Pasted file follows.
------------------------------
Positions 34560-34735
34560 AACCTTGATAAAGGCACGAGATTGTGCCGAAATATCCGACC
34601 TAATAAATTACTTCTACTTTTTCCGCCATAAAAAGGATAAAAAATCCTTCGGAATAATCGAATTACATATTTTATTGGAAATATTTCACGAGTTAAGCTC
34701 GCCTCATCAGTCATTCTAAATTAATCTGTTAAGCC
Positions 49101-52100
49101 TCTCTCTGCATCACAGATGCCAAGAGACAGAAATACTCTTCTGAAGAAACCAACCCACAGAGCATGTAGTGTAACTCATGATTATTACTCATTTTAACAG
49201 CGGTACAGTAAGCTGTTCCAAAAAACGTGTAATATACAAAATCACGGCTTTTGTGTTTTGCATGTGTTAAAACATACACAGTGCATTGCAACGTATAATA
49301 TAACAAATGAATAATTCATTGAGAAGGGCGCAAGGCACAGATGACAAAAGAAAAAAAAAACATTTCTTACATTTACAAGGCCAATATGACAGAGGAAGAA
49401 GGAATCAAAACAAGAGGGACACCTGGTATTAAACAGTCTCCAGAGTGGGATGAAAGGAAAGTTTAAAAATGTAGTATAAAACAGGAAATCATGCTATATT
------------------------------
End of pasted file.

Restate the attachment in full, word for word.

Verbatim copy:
Positions 34560-34735
34560 AACCTTGATAAAGGCACGAGATTGTGCCGAAATATCCGACC
34601 TAATAAATTACTTCTACTTTTTCCGCCATAAAAAGGATAAAAAATCCTTCGGAATAATCGAATTACATATTTTATTGGAAATATTTCACGAGTTAAGCTC
34701 GCCTCATCAGTCATTCTAAATTAATCTGTTAAGCC
Positions 49101-52100
49101 TCTCTCTGCATCACAGATGCCAAGAGACAGAAATACTCTTCTGAAGAAACCAACCCACAGAGCATGTAGTGTAACTCATGATTATTACTCATTTTAACAG
49201 CGGTACAGTAAGCTGTTCCAAAAAACGTGTAATATACAAAATCACGGCTTTTGTGTTTTGCATGTGTTAAAACATACACAGTGCATTGCAACGTATAATA
49301 TAACAAATGAATAATTCATTGAGAAGGGCGCAAGGCACAGATGACAAAAGAAAAAAAAAACATTTCTTACATTTACAAGGCCAATATGACAGAGGAAGAA
49401 GGAATCAAAACAAGAGGGACACCTGGTATTAAACAGTCTCCAGAGTGGGATGAAAGGAAAGTTTAAAAATGTAGTATAAAACAGGAAATCATGCTATATT